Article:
Partly as result of these transformations, some of the older signifiers used to make sense of world politics, such as the geopolitical division of the world into ‘Third’, ‘Second’, and ‘First’, or between global North and global South, but also some of the post-Cold War narratives framed in the context of ‘globalization’ and the ‘end of history’, have lost traction and credibility. This is compounded by the highly inefficient responses to the Covid-19 crisis by a number of advanced capitalist states.

We submit that the re-emergence and redefinition of discourses of state capitalism participates in the search for new discursive frames and geopolitical lines of reasoning by strategic analysts, political leaders, foreign policy professionals, corporate pundits and academics, in order to render intelligible these messy epochal transformations. Put differently, state capitalism is rapidly emerging as ‘a new global drama’, that is, a simple and straightforward grand geopolitical narrative which acts as a frame of reference for political discourse and practice. Let us take a closer look at how it operates.

First, imaginaries of state capitalism reduce the complexity and diversity of the current political-economic transformations previously mentioned to a clear-cut binary opposition between free-market capitalism vs. state capitalism. The state capitalism narrative is a familiar story of heroes and villains which, through discourses of competition, hostility, and expanding influence, constructs a sense of ‘ideological directness’. The two main protagonists are easily identifiable, two radically different and incompatible models of capitalism.

Second, the geo-category establishes this sense of simplicity, directness, and familiarity by reactivating older grand geopolitical narratives, such as the ones that were central to the repertoire of Cold War geopolitics (cf. the covers above), but also the racialized rhetoric of empire. Indeed, these imaginaries suggest that state capitalism is located in spaces outside of the Western core of the world economy, and simultaneously construct the abnormality and alterity of state capitalism in reference to a presumed universal template of capitalist political organization which dominates in the West. This is evident in Bremmer’s account, which explicitly pits state capitalism against (Western-dominated) democratic liberal free-market capitalism, and in Miron’s characterization of Chinese state capitalism as some kind of impure form of capitalism.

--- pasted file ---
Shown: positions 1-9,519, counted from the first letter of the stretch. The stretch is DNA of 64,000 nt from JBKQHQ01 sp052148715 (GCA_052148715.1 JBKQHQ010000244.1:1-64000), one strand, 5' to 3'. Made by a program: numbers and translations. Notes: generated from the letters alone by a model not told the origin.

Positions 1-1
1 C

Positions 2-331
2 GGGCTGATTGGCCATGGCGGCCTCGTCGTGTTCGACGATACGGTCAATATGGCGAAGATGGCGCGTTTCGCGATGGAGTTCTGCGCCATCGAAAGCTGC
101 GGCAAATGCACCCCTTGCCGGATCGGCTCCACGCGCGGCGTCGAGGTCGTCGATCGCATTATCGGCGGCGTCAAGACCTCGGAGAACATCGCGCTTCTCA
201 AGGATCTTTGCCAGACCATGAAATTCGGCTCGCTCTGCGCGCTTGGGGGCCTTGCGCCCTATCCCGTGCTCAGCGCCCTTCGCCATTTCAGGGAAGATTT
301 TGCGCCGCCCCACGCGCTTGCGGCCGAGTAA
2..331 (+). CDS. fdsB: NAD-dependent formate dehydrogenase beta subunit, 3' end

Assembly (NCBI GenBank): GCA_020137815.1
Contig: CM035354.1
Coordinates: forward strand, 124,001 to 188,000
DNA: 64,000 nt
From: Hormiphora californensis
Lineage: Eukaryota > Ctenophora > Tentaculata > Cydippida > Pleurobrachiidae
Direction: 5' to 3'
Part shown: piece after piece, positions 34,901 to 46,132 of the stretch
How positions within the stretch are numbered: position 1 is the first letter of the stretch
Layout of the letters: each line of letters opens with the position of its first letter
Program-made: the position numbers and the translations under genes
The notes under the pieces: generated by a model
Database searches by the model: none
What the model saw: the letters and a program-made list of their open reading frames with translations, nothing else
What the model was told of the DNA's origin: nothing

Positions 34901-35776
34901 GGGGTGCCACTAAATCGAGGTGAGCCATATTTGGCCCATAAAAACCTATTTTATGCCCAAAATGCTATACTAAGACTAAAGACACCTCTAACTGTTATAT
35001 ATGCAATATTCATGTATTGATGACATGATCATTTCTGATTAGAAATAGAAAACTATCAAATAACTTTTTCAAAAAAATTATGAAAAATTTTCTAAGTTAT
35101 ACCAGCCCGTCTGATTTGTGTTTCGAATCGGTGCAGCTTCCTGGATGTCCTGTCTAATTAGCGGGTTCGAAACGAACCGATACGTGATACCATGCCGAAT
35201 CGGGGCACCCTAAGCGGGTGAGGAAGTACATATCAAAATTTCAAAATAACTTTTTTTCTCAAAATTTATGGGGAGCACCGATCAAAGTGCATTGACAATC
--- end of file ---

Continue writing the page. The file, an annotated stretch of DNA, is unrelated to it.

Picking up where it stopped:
Constructing the non-West as characterized by impurity and deviance (clientelism, corruption, dysfunctional political interference) is typical of racialized imperial discourses, and allows denying that those attributes are potential facets of Western capitalism too, which is simultaneously represented as a fundamentally democratic, rational, efficient, pure version of capitalism. Hence, this Western capitalism is constituted not only as morally superior, but also as the ideal norm.

Now, scrutinizing these narratives, the values that underpin them, and the context of their production is no mere intellectual exercise. They have real, material effects, and are implicated in the ‘ongoing social reproduction of power and political economy’. Imaginaries of state capitalism participate in the discursive construction of a threatened identity (Western state and business actors) and of a threatening object (Chinese state capitalism) that must be controlled. For instance, as the category state capitalism is rapidly entering the main political lexicon, highly complex political matters are refocused as an oversimplified question of competition with a rogue and expansionist state capitalism, which requires an appropriate policy response. The image of the nefarious state capitalist competitor is used to give meaning, political justification, and rally support for increasingly protectionist policies in trade, technology, and investment regulation in the United States and other advanced capitalist economies.

Consider for instance the US 2018 National Defense Strategy and the 2017 National Security Strategy. The portrayal of China as a state capitalist power with global ambitions in the context of a new Cold War, allows providing justification for the current toughening in US diplomacy and foreign policy. As such, hardline policy readjustments are presented as a well-intended and rational reaction to a global ideological threat, and not as an attempt from a declining hegemon to contain the rise of an increasingly capable competitor.